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HP LP2475W at resolutions other that 1920x1200

Last response: in Computer Peripherals
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May 6, 2009 4:55:08 PM

Hi All,

Thinking of purchases a few of these and I'm curious about running at resolutions other than 1920x1200.

I'm in an environment where it's necessary to run at 1280x720 - but per pixel accuracy is critical - the standard 'blurriness' that most LCDs get at custom resolutions is not acceptable.

I know 1280 x 720 is officially supported, but I wanted to know from first hand experience if the image quality is as precise as 1920x1200. I know this monitor supports hardware ratio control, but does that come at an image cost?

So, to anyone that has this monitor: how does 1280x720 look?

Thanks!
a b α HP
a c 195 C Monitor
May 7, 2009 12:49:45 AM

It will look a little blurry on any monitor because of interpolation to determine where it is best to place a pixel for any given resolution.

The best 24" LCD monitor for using less than native resolution would be the NEC LCD2490WUXi. Since the WUXi series is geared towards the graphics professional it has a great internal image processor so this monitor's output of less than native resolution stretched out to fill the entire screen should be superior to all other 24" LCD out there (with even more expensive profession LCD monitors as a possible exception). Needless to say at $1,100+ the NEC 2490WUXi is not cheap, but it will give you the best interpolated image.

If per pixel accuracy is absolutely critical, then do not even think about buying any 24" LCD monitor.
May 7, 2009 1:17:35 AM

jaguarskx said:
It will look a little blurry on any monitor because of interpolation to determine where it is best to place a pixel for any given resolution.

The best 24" LCD monitor for using less than native resolution would be the NEC LCD2490WUXi. Since the WUXi series is geared towards the graphics professional it has a great internal image processor so this monitor's output of less than native resolution stretched out to fill the entire screen should be superior to all other 24" LCD out there (with even more expensive profession LCD monitors as a possible exception). Needless to say at $1,100+ the NEC 2490WUXi is not cheap, but it will give you the best interpolated image.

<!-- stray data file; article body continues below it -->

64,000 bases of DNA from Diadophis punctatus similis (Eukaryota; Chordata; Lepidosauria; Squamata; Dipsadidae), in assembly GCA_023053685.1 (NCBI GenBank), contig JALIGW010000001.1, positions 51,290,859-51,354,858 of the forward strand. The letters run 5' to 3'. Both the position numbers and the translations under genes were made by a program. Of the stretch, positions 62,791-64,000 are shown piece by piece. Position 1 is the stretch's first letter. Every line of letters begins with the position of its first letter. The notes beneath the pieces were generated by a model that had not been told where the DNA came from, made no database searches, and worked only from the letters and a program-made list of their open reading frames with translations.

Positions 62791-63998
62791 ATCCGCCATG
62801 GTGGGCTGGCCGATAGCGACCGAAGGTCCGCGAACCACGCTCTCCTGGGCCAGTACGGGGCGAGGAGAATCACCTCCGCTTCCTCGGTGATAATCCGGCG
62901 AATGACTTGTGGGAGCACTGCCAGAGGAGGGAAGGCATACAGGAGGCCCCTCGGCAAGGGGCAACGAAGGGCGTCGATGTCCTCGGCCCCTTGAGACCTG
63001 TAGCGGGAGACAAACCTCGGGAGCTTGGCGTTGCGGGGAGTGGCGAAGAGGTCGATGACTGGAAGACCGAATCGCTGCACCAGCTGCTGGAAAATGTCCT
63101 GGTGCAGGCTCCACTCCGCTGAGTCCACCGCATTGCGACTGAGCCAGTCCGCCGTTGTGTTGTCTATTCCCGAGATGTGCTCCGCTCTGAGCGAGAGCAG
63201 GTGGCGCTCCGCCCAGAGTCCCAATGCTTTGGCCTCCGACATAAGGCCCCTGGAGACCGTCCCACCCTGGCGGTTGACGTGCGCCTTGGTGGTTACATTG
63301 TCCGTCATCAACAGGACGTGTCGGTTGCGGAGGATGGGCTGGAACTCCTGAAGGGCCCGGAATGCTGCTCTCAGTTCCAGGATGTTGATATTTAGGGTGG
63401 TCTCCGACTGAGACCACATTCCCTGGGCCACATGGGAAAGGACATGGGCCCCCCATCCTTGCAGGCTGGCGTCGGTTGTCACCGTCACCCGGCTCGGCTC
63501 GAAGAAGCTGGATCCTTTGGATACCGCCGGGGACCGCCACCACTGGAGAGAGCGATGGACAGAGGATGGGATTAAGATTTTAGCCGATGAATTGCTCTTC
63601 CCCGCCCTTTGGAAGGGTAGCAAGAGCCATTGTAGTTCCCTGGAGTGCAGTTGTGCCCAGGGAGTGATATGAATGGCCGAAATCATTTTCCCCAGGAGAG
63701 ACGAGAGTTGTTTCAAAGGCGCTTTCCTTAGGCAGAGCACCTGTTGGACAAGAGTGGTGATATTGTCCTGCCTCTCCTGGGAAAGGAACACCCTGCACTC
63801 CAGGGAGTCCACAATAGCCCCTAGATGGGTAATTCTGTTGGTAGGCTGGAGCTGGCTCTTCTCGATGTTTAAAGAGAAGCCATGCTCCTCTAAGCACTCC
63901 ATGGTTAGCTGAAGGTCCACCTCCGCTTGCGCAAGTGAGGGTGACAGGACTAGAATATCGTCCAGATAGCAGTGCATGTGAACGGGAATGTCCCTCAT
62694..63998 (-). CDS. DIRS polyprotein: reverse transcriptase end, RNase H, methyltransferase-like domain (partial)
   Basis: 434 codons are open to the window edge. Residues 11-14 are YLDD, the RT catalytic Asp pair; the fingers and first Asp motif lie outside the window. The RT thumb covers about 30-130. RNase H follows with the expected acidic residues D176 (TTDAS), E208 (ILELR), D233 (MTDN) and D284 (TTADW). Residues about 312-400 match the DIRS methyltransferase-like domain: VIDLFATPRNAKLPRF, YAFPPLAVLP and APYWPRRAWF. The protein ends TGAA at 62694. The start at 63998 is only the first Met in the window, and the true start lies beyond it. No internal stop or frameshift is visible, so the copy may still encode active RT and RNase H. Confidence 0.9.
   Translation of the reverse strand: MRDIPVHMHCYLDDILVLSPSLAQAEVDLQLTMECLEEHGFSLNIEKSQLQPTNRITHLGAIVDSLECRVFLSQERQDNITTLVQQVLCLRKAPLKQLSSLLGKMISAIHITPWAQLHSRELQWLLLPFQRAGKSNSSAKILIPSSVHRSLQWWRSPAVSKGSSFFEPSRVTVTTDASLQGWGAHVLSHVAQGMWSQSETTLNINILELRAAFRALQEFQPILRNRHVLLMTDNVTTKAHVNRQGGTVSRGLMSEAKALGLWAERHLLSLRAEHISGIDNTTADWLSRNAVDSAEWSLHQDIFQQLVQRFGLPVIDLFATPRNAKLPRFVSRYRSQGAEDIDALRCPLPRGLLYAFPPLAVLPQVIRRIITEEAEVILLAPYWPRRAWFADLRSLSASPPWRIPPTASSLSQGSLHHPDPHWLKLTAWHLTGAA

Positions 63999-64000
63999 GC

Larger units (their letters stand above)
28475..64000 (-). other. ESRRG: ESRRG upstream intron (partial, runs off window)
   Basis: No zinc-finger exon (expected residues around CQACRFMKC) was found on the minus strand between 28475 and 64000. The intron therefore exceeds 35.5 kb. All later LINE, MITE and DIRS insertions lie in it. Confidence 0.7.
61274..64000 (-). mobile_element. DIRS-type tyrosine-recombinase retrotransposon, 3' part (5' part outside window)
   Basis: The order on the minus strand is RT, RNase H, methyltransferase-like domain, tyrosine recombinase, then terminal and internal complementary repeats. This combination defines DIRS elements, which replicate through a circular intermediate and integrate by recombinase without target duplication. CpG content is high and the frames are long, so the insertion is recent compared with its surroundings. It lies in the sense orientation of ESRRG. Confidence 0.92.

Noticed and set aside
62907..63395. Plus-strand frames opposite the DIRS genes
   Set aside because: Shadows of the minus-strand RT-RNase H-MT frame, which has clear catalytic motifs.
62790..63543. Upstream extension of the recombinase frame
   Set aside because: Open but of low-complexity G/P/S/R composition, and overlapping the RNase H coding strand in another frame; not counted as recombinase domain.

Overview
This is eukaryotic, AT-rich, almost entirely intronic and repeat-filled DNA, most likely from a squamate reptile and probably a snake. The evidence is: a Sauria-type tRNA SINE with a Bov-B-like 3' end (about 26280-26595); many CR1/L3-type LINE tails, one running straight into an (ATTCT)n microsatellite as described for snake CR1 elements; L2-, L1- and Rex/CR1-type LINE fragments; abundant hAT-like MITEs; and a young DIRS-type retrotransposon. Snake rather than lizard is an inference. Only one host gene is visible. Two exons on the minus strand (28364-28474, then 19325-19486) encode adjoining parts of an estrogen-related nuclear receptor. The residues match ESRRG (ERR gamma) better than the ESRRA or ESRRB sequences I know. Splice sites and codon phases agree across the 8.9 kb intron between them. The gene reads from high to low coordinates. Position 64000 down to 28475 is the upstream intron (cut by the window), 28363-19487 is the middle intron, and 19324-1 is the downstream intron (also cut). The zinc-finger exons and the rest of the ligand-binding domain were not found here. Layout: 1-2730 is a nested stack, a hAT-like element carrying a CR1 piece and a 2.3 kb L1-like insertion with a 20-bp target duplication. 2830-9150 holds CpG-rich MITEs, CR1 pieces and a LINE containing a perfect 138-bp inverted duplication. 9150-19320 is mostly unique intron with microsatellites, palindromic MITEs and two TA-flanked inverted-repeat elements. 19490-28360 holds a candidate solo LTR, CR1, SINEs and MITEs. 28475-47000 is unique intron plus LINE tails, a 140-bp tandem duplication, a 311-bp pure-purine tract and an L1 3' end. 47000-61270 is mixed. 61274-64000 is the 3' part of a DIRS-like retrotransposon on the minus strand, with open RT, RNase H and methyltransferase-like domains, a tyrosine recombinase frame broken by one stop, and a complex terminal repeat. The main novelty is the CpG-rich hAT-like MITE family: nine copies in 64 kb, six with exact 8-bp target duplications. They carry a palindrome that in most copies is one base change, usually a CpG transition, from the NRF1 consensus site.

If per pixel accuracy is absolutely critical, then do not even think about buying any 24" LCD monitor.


Ahh... hmm. Thank you, very helpful information. Through various other avenues of research I'd more or less come to the same conclusion. I was unaware of the NEC though.

Other than the NEC mentioned above, is there perhaps another monitor - possibly even TV monitor - that you'd be comfortable recommending for 1) color accuracy (assuming that I will be calibrating) 2) superior gamut/contrast (superior being a somewhat relative term. superior to 'standard' consumer monitors).

1,100$ is certainly not as enticing as the HP 550$ range, but I think it's workable. I don't think I can go much higher than that though.

With the wealth of information out there, this has been trickier researching than I would have expected.
Related resources
a b α HP
a c 195 C Monitor
May 7, 2009 1:42:23 AM

BTW, the Dell is currently on sale for under $500. The interpolation looks good enough to me and I am currently thinking about buying it as a secondary LCD monitor.
May 7, 2009 2:01:20 AM

jaguarskx said:
BTW, the Dell is currently on sale for under $500. The interpolation looks good enough to me and I am currently thinking about buying it as a secondary LCD monitor.


Thank J - very helpful! Hadn't come across Prad before.
May 7, 2009 6:42:46 PM

FWIW I'm now strongly considering the NEC 2490WUXi.

My only reservations are it's lack of HDMI input (from what I understand there should be no loss with an HDMI - DVI connector) and it's lower rated contrast ratio (800:1)
a b α HP
a c 195 C Monitor
May 8, 2009 5:55:06 AM

The lack of a HDMI connection did not prevent me from buying my NEC LCD2690WUXi.

The 2490WUXi is held in very high regards (even higher than the 2690WUXi) because of it's ability to display pure whites and it's standard color gamut. Not to mention it's internal image processing capabilities.

Just in case you are gonna be playing games, you should be away that the internal image processing does impose a little bit of input lag. For example the 2690WUXi has an average input lag of about 30ms - 32ms. The Planar PX2611w which uses the same H-IPS panel, but lacks image processing, has been initially tested to have 16ms of input lag, but after revised testing by ToastyX, he found the input lag to be even less.

ToastyX is a member of www.hardforum.com which has a much more active forum about displays. There are several threads about the 2490WUXi and some of them are mega-threads. Come join the IPS love fest.
!